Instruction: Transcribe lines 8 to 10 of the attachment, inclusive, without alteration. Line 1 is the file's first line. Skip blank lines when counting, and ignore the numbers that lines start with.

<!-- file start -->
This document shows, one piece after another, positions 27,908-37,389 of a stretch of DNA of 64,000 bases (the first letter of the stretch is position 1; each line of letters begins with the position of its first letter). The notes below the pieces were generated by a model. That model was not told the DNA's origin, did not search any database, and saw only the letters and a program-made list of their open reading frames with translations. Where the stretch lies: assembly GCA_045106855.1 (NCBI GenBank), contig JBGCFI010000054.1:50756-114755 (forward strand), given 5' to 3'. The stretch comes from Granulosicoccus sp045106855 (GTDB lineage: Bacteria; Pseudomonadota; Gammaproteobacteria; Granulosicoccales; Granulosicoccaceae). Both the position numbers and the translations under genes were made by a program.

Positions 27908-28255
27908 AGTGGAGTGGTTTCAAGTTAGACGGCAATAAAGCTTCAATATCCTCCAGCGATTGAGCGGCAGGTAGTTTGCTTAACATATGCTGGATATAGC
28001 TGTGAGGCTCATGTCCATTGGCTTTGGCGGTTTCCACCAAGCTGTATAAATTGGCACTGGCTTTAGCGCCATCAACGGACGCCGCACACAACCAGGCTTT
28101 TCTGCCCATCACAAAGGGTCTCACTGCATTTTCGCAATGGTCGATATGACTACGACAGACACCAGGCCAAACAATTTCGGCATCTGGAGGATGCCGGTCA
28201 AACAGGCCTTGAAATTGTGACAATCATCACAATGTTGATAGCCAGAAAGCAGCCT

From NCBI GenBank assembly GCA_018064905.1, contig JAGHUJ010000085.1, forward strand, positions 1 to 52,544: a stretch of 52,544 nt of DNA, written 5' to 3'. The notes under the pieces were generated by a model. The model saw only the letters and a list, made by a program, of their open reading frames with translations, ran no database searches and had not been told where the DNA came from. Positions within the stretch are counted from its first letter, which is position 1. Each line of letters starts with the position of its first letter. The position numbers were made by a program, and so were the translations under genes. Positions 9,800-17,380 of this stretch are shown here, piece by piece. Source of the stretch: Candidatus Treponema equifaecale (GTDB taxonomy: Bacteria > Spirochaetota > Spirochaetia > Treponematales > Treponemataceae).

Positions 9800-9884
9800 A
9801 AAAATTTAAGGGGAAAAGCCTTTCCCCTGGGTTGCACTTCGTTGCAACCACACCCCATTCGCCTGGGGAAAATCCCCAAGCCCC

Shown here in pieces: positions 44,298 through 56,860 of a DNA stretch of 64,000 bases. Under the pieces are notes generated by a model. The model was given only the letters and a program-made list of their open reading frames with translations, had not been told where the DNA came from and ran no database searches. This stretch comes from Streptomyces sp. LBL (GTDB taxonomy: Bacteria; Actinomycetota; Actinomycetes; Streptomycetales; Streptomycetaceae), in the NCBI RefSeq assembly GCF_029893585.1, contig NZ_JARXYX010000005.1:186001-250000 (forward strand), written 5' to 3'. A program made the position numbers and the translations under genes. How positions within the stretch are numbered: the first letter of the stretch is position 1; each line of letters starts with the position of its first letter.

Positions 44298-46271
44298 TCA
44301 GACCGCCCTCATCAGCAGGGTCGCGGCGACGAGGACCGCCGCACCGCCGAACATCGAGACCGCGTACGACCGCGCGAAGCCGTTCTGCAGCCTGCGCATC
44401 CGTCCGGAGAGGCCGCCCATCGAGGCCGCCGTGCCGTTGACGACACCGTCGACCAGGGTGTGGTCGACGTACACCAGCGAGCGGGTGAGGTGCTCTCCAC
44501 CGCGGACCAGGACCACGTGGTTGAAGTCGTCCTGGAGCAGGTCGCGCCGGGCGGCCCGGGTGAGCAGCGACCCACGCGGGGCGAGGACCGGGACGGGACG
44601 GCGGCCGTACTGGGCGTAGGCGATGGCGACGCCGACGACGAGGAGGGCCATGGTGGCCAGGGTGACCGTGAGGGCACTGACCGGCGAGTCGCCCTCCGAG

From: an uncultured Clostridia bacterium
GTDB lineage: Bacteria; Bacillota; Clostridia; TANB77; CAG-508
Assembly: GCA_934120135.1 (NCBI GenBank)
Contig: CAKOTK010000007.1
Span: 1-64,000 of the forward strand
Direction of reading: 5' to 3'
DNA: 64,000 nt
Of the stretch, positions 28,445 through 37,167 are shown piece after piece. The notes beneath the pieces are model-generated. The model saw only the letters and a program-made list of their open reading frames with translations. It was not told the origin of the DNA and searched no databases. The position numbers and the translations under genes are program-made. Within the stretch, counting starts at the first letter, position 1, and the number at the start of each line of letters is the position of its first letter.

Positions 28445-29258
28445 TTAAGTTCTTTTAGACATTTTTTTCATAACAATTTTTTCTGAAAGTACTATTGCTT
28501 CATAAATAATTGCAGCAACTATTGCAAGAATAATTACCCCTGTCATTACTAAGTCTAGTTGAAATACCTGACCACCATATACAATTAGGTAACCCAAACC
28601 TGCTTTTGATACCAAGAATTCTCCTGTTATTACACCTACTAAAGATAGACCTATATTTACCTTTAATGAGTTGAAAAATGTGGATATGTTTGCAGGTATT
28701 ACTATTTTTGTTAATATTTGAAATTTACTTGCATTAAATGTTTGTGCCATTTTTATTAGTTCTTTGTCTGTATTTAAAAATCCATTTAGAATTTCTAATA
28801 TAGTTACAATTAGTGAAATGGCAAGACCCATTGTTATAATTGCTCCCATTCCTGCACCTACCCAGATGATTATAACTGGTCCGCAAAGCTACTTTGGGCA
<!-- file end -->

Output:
Positions 9800-9884
9800 A
9801 AAAATTTAAGGGGAAAAGCCTTTCCCCTGGGTTGCACTTCGTTGCAACCACACCCCATTCGCCTGGGGAAAATCCCCAAGCCCC